# Spam entsorgen (Vorsichtige stellen Spam in eigenen Ordner zu),
# loeschen wie hier sollte mit "BACKUP=yes" (s. o.) einhergehen!
:0 D
* RESULT ?? ^^SPAM^^

# Nicht so sicheren Spam zustellen:
:0 D

# Vacation-Rezept bei Bedarf hier einfuegen.

# Hier landen alle restlichen Mails:

with direct delivery instructions:

# deliver spam to my spamfolder ~/jonas/Maildir/.Spam
:0 D
* RESULT ?? ^^SPAM^^

# deliver mails that are likely spam to the spamfolder 
# ~/jonas/Maildir/.Spam
:0 D

# emails not identified as spam are piped to the spamassassin client
# that connects to the spamassassin daemon (spamd), but only
# if they're smaller than 250k. I also specify a .lock file to make
# sure a huge flow of emails doesn't spawn a few thousand spamc
# processes. The "f" flag tells procmail to use spamc as a filter.
# If you want to use spamassassin in client mode, i.e. without
# the daemon process, replace spamc with the spamassassin
# executable, but that's *really slow* if you have a big
# token database!
:0fw: spamassassin.lock
* < 256000
| /usr/bin/spamc

# if spamassassin added mail headers that tell us that the message
# is spam (a score of 15+ makes a probability of 99.5%) we deliver
# the message to ~/jonas/Maildir/.Spam
* ^X-Spam-Level: \*\*\*\*\*\*\*\*\*\*\*\*\*\*\*[\*]*
* ^X-Spam-Flag: Yes

# all other mail goes to the default mailbox ~jonas/Maildir/

Please note that my spam mailbox is a Maildir called ".Spam". This is a convention that allows IMAP servers like the excellent dovecot to recognize it as an IMAP folder. If you're using another IMAP server you should look up it's folder namespace and choose the name and location your spam mailbox accordingly. Modern procmail versions can deliver to all kinds of mailbox formats. Creating the spam mailbox is rather easy. I did it by running

# mkdir ~jonas/Maildir/.Spam && \
chown jonas.mail ~jonas/Maildir/.Spam && \
/var/qmail/bin/maildirmake ~jonas/Maildir/.Spam

Plugging it in

Now all that's left to do is to make sure that qmail delivers our mail through procmail which in turn will call spamassassin. For that you need to create .qmail files with the correct delivery instructions. In most cases you need to setup a .qmail file to handle the main account and a .qmail-default file to handle email addresses with qmail-style extensions (prefix-ext@example.com). I'm using the following command in ~jonas/.qmail:

| /usr/bin/procmail -m -t ./Maildir/nixspam.procmailrc

The "-m" command-line parameter switches procmail into "generic mailfilter mode". Because procmail's documentation sucks, it says nowhere what that actually means. Go here to find out. Basically it's more secure, because it ignores /etc/procmailrc. That procmail doesn't switch user in this mode is irrelevant because qmail-local will run under the recipient's uid anyway. "-t" makes procmail return a temporary error if the delivery fails. This is important, because procmail will otherwise return a permanent error, making the email message bounce on the first error. That's generally not what you want, because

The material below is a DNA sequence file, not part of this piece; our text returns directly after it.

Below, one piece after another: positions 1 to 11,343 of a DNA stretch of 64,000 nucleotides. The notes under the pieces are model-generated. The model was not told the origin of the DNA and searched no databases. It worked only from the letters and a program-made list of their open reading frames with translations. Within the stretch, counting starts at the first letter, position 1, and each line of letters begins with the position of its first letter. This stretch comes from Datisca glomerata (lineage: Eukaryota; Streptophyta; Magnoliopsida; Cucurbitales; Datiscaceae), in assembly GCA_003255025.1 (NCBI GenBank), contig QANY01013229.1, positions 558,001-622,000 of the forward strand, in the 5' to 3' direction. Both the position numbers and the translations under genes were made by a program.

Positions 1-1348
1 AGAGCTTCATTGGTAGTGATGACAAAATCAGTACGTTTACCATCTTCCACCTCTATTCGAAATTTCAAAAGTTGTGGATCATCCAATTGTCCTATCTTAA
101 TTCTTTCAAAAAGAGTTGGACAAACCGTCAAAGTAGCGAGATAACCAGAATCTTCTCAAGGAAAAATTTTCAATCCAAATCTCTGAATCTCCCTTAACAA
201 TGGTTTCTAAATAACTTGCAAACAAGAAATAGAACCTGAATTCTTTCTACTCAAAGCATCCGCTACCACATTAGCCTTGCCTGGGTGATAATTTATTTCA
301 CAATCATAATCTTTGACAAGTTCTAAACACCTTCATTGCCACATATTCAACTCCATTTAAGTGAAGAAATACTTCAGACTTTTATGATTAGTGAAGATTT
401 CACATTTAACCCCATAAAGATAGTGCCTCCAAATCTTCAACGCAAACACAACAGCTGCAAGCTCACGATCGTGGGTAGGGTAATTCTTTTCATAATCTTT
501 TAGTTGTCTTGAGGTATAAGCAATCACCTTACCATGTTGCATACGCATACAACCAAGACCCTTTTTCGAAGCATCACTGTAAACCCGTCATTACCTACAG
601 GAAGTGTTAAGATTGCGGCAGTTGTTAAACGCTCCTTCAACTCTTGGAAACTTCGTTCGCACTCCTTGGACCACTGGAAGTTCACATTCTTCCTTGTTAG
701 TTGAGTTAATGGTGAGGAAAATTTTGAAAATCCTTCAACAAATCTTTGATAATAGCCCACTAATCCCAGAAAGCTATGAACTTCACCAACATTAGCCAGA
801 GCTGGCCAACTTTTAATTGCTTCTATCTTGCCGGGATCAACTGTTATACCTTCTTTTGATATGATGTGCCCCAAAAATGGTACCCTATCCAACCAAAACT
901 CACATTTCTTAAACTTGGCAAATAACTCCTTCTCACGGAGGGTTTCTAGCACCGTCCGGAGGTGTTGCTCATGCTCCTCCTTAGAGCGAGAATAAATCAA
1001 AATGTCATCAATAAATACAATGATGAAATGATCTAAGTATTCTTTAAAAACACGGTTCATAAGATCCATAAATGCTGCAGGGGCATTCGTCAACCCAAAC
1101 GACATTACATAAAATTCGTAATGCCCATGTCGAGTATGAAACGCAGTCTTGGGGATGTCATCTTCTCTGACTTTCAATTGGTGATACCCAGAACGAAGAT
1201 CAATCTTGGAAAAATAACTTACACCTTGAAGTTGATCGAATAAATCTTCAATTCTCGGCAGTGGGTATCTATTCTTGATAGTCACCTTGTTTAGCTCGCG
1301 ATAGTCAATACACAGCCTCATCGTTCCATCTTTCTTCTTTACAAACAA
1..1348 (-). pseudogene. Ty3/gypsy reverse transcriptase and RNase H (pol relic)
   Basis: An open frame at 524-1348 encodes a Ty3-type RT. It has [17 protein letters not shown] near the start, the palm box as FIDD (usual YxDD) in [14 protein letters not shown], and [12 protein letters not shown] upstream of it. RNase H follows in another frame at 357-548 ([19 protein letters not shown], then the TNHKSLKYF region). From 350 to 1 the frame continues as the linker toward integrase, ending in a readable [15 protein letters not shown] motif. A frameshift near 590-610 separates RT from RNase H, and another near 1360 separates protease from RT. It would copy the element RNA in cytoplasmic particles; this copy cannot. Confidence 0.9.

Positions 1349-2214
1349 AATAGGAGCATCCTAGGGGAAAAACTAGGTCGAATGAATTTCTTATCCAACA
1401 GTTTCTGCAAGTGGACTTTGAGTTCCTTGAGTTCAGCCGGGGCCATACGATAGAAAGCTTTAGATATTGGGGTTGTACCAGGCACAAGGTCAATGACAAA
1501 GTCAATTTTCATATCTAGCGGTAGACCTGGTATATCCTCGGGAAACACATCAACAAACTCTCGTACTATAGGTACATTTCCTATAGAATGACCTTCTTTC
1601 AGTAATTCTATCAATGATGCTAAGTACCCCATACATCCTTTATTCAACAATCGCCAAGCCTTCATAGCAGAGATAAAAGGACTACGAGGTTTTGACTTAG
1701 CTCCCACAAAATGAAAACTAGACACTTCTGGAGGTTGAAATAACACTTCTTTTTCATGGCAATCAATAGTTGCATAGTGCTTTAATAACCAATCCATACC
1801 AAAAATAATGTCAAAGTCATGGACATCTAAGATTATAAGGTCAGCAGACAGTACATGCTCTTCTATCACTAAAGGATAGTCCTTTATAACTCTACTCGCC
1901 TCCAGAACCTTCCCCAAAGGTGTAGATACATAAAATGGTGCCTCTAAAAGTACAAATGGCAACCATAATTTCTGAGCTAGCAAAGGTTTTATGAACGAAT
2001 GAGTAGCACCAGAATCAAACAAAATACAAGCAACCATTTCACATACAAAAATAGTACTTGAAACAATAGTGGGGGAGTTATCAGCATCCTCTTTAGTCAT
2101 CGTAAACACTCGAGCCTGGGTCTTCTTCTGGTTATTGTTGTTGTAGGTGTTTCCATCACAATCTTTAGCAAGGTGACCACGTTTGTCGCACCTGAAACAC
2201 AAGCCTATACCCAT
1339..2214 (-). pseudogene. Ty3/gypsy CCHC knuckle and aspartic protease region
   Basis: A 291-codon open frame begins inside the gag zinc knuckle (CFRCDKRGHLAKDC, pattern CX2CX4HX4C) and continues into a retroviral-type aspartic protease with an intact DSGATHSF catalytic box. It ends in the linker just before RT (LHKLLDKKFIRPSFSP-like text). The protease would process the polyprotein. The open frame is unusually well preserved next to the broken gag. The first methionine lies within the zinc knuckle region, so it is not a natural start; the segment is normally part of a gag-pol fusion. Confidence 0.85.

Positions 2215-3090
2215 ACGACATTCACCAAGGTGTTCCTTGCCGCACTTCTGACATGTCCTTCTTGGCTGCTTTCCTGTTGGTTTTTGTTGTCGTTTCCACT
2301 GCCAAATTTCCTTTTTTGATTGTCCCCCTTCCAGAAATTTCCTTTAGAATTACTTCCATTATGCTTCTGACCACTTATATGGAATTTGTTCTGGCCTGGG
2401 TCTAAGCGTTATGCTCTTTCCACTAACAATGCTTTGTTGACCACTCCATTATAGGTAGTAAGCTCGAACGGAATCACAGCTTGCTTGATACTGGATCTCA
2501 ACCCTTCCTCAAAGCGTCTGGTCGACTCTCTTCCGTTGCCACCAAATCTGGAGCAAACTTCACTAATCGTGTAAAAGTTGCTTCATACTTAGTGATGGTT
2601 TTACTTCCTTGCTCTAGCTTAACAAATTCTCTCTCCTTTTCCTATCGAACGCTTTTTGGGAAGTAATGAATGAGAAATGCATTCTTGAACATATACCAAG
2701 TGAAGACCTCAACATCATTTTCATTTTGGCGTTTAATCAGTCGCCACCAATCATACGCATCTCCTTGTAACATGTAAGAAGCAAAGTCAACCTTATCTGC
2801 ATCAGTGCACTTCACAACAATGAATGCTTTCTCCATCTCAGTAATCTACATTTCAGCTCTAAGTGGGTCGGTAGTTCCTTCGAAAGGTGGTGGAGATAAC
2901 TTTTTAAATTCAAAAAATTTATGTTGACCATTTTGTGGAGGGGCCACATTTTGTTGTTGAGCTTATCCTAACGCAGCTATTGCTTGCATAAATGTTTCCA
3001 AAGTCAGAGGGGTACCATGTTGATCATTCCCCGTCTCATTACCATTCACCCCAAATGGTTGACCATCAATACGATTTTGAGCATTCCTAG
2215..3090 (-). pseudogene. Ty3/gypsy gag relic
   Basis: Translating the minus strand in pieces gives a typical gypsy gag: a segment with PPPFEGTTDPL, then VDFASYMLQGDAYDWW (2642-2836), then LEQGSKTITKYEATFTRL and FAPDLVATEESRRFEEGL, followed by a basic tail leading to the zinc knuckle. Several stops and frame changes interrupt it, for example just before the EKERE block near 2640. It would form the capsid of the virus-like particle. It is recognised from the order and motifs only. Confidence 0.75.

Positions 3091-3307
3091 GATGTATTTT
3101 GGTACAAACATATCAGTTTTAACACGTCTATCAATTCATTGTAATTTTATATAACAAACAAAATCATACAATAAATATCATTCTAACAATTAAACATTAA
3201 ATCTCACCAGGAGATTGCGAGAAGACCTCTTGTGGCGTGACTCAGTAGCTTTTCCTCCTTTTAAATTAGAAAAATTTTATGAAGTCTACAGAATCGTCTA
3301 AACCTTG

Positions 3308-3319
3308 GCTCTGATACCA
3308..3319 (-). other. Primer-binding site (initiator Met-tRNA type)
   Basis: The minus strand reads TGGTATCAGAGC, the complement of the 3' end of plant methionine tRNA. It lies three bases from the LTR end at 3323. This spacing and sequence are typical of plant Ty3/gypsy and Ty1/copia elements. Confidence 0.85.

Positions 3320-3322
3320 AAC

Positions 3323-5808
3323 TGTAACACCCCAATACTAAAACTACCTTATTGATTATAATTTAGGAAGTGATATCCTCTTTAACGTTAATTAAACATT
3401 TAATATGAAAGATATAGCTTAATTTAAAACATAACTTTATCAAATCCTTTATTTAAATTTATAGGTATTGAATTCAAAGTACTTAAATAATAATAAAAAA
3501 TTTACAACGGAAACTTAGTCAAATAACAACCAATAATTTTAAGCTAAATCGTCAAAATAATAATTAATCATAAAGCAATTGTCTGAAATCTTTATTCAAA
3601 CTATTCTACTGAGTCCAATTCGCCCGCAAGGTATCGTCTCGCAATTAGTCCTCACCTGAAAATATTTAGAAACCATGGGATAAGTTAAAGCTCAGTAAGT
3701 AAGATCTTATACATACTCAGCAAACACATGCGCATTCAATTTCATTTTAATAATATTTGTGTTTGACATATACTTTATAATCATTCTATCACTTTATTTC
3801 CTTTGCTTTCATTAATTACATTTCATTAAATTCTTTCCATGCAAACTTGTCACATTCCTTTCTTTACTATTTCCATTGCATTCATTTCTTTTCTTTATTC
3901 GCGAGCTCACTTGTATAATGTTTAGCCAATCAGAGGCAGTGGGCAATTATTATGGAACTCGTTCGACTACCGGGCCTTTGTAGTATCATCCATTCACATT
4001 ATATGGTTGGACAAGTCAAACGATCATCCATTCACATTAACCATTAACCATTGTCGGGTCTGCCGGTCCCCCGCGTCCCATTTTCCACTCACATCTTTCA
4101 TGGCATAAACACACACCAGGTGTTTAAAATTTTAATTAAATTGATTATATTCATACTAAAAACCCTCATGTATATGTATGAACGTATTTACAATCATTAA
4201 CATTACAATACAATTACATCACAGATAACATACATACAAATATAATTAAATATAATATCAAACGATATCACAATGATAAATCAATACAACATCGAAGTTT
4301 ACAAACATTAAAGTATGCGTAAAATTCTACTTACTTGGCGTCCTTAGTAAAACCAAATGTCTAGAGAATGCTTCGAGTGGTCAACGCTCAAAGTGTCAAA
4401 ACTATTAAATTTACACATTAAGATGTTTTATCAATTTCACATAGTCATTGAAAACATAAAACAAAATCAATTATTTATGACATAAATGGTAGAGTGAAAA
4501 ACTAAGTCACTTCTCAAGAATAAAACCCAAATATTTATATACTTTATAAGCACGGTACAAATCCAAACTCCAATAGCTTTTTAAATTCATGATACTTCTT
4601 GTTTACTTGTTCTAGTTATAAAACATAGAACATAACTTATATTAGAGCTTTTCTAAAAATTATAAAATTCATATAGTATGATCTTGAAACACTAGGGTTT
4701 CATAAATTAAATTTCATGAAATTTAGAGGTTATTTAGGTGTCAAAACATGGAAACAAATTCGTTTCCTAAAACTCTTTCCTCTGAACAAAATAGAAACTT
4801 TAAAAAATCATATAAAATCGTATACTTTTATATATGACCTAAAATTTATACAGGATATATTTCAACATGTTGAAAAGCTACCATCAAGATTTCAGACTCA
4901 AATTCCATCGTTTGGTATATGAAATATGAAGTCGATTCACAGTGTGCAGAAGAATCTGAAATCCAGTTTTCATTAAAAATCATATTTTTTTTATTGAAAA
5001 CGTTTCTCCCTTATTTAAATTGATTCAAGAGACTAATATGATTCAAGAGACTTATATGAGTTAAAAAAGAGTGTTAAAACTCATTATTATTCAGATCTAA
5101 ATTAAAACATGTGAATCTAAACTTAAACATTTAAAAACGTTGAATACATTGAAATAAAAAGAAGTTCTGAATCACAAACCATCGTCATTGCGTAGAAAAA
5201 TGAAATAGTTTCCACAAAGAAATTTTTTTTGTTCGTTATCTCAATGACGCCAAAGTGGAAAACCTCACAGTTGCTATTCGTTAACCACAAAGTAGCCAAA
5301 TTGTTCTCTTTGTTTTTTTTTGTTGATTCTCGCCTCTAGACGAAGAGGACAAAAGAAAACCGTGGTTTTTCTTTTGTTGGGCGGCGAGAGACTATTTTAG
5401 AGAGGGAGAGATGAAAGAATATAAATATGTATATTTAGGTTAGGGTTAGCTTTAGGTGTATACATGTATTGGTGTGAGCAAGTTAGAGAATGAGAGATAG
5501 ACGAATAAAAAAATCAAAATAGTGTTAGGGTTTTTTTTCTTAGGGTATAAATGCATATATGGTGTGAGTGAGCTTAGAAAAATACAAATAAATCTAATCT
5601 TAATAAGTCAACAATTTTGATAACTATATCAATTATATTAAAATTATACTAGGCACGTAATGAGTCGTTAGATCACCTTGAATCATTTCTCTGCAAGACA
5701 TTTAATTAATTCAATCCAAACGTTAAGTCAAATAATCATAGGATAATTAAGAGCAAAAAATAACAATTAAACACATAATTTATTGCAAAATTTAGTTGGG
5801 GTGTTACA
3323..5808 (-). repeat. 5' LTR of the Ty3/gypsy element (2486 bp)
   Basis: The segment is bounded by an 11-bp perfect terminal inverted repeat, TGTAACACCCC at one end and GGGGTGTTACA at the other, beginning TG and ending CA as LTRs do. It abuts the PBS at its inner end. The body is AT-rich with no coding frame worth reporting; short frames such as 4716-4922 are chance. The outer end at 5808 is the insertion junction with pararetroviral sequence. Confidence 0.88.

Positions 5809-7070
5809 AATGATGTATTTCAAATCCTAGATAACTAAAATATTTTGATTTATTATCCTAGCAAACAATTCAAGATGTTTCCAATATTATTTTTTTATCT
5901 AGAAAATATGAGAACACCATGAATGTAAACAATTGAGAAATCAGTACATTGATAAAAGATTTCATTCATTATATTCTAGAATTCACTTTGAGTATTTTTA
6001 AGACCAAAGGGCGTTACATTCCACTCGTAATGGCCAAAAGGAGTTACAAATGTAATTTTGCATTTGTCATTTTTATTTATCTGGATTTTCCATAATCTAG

And that's it basically. Quite a long post unfortunately, but well worth the effort. nixspam coupled with spamassassin brought my spam per email ratio waaay down. I used to receive about 400 spam-mails per day. Now, the last step is to set up a cronjob that performs a couple of necessary maintenance procedures. I'm using the following entries in /etc/cron.d/nixspam:

# process nixspam's files every 2nd day at 4:00am
0  4 */2 *  *     root  cd /var/lib/nixspam; \
                       if [ -x blackmatches ]; then \
                         mv blackmatches blacklist; \
                       fi; \
                       rm md5cache

# we have 5000+ mails every 7 days or so, so this is the recommended
# setting
10 4 *   *    0     root  cd /var/lib/nixspam; \
                        if [ -x cachematches ]; then \
                          mv cachematches spamcache; \
                        fi; \
                        wget -O cachematches -q \
http://www.heise.de/ix/nixspam/nixspam.cachematches; \
                        chown root.mail cachematches; \
                        chmod 664 cachematches

# every month replace whitelist with whitematches
15 4 1   *    *     root  cd /var/lib/nixspam; \
                        if [ -x whitematches ]; then \
                          mv whitematches whitelist; \

Modify the 2nd entry according to your email-traffic so that it gets roughly executed every 5k to 10k emails.

Last but not least, it makes sense to remove spam that is older than a certain limit. I chose 14 days and I do it like this in /etc/cron.daily/removespam:


echo "removing spam older than 14 days"

cd ~jonas/Maildir/.Spam

NEWCOUNT=`find ./new -mtime 14 -type f | wc -l`
CURCOUNT=`find ./cur -mtime 14 -type f | wc -l`


if [ $REMCOUNT -gt 0 ]; then
  echo removing ca. $REMCOUNT messages...
  find ./new -mtime 14 -type f -exec rm \{\} \;
  find ./cur -mtime 14 -type f -exec rm \{\} \;
  echo done.
  echo "nothing to do"


And that's how it's done. Hopefully it'll work as good for you as it did for me. Don't hesitate to write a comment or contact me if you have anything to add or discovered something new!